Less than 24 hours after a spokesman for the Iraqi Ministry of Defense announced the capture of Abu Ayyub al Masri, the leader of al Qaeda in Iraq, the US military denied al Masri has been captured. “Neither coalition forces nor Iraqi security forces detained or killed Abu Ayyub al-Masri,” Major Peggy Kageleiry, spokeswoman for Multinational Division North, told The Associated Press. “This guy had a similar name.” Al Masri was reported to have been captured in Mosul.
The report of al Masri’s capture was cause by a case of mistake identity, said Mohammed al Askari, the spokesman for the Ministry of Defense. “We called the commander of Ninewa operations 10 times and every time he insisted it was Abu Hamza al-Muhajir [a pseudonym for al Masri] because when they caught him, they asked him whether his name was Abu Hamza al-Muhajir and he said yes,” Askari told the AP. The Ninewa operations commander “insisted that it was him, how can we deny him then.”
This is the third time the Iraqi security forces claimed al Masri was either killed or captured since 2007. The spokesman for the Interior Ministry in February 2007 claimed al Masri was wounded in a major clash between al Qaeda forces and the Awakening and police forces near the city of Balad. Al Masri was not captured, but Abu Abdullah al Majamaia, an aide to al Masri who also is believed to lead his security detail, was.
In May 2007, Sunni tribes reported al Masri was killed in a battle near Taji, just north of Baghdad. Iraq’s Ministry of Interior claimed its forces saw his body. Just days later, the Ministry of Interior said Abu Omar al Baghdadi, the supposed leader of the Islamic State of Iraq, was reported killed in another battle in the town of Dhuluiya in Salahadin province. US forces confirmed Muharib Abdul Latif al Jubouri, al Qaeda in Iraq’s senior minister of information was killed, but neither al Masri nor Baghdadi were killed.
Al Qaeda regrouping in Mosul
The report of al Masri’s capture in Mosul highlights the importance of the northern city to al Qaeda. Al Qaeda’s senior leadership is attempting to regroup in Mosul. Al Qaeda in Iraq’s last major ratline into Syria spans westward from Mosul into Tal Afar and the crossing point at Sinjar. The terror group is waging a brutal campaign to prevent the Iraqi Army and US forces from securing the province.
US and Iraqi forces have killed several key al Qaeda leaders in Mosul over the past several months. Fourteen of the top 30 al Qaeda operatives who have been killed or captured in the past three months were al Qaeda leaders in Mosul, including three al Qaeda leaders from Saudi Arabia.
Al Masri also has family ties in Mosul. In September 2007, Coalition forces captured Ali Fayyad Abuyd Ali in the northern city. Fayyad was a senior adviser to the terror group’s leaders, including al Masri. He also is al Masri’s father-in-law.
Background on al Masri’s rise to power and his Islamic State of Iraq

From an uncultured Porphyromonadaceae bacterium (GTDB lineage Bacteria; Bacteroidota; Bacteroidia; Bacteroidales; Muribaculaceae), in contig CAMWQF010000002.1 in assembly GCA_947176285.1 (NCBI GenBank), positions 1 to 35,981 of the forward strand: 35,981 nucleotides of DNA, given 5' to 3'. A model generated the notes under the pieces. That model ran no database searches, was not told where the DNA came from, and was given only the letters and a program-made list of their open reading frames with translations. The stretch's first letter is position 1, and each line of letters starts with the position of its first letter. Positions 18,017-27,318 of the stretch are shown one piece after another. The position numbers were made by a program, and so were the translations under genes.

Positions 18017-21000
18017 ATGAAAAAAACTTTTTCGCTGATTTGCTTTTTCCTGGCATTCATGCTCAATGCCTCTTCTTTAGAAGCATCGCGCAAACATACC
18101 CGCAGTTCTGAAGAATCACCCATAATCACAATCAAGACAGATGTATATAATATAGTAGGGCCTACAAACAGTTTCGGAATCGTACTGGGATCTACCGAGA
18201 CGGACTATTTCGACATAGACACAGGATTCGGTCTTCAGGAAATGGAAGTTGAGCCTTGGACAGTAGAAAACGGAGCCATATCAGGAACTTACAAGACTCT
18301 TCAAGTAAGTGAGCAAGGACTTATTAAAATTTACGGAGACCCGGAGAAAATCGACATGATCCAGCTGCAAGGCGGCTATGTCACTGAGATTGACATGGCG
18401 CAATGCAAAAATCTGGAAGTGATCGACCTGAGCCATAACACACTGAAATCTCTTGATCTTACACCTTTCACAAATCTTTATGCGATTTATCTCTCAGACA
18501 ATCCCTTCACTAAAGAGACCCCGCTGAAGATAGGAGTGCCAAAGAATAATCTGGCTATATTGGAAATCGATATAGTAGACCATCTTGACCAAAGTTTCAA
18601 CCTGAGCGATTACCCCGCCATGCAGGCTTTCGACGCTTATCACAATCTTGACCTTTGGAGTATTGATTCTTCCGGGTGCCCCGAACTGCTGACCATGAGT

Al Masri entered Iraq in 2002 prior to the US invasion and established what is believed to be the first terror cell inside Baghdad. He is an experienced bomb maker, and built car bombs and trained other al Qaeda operatives in the techniques.
He was appointed the leader of the terror group in the summer of 2006 after US forces killed Abu Musab al Zarqawi, the infamous leader and founder of al Qaeda in Iraq. Al Masri quickly worked to undo the failures of Zarqawi andattempted to unite the disparate Sunni insurgent groups and the Sunni tribes in the Sunni-dominated province. In a letter to the deceased al Qaeda in Iraq leader, Ayman al Zawahiri, al Qaeda’s second in command, urged Zarqawi to “Iraqify the insurgency,” but al Masri ignored the message.
A close confidant of Zawahiri, al Masri was a member of Egyptian Islamic Jihad, the group that folded into al Qaeda under Zawahiri’s leadership. Egyptian Islamic Jihad is a core element of al Qaeda and includes many former members of the Egyptian military.
Al Masri is officially listed as the minister of defense for the Islamic State of Iraq, according to a press release put out by the terror group in April 2007. But over the summer of 2007, it became known the Islamic State of Iraq was the invention of al Masri, who serves as the emir, or leader, of the group. Baghdadi is actually a fictional character played by an Iraqi actor named Abu Abdullah al Naima. This information was revealed after the capture of Abu Muhammad al Mashadani, the former minister of information for the Islamic State of Iraq. Recently, an Iraqi police leader in Hadithah claimed Baghdadi was actually a former officer in Saddam Hussein’s Army.
Al Qaeda established the Islamic State of Iraq in October 2006 to put an Iraqi face on al Qaeda’s operations in Iraq and unite the Sunni disparate elements of the insurgency. Al Qaeda claimed the Islamic State of Iraq comprises “Baghdad, Anbar, Diyala, Kirkuk, Salahadin, Ninewa, and … other parts of the governorate of Babel.” The declaration of the Sunni Islamic State of Iraq followed the creation of the “Mutayibeen Coalition,” which included six Anbar tribes, as well as three smaller insurgent groups. In mid-April 2007, Baghdadi named the ministers of the cabinet of the rump Islamic State of Iraq.
Are you a dedicated reader of FDD's Long War Journal? Has our research benefitted you or your team over the years? Support our independent reporting and analysis today by considering a one-time or monthly donation. Thanks for reading! You can make a tax-deductible donation here.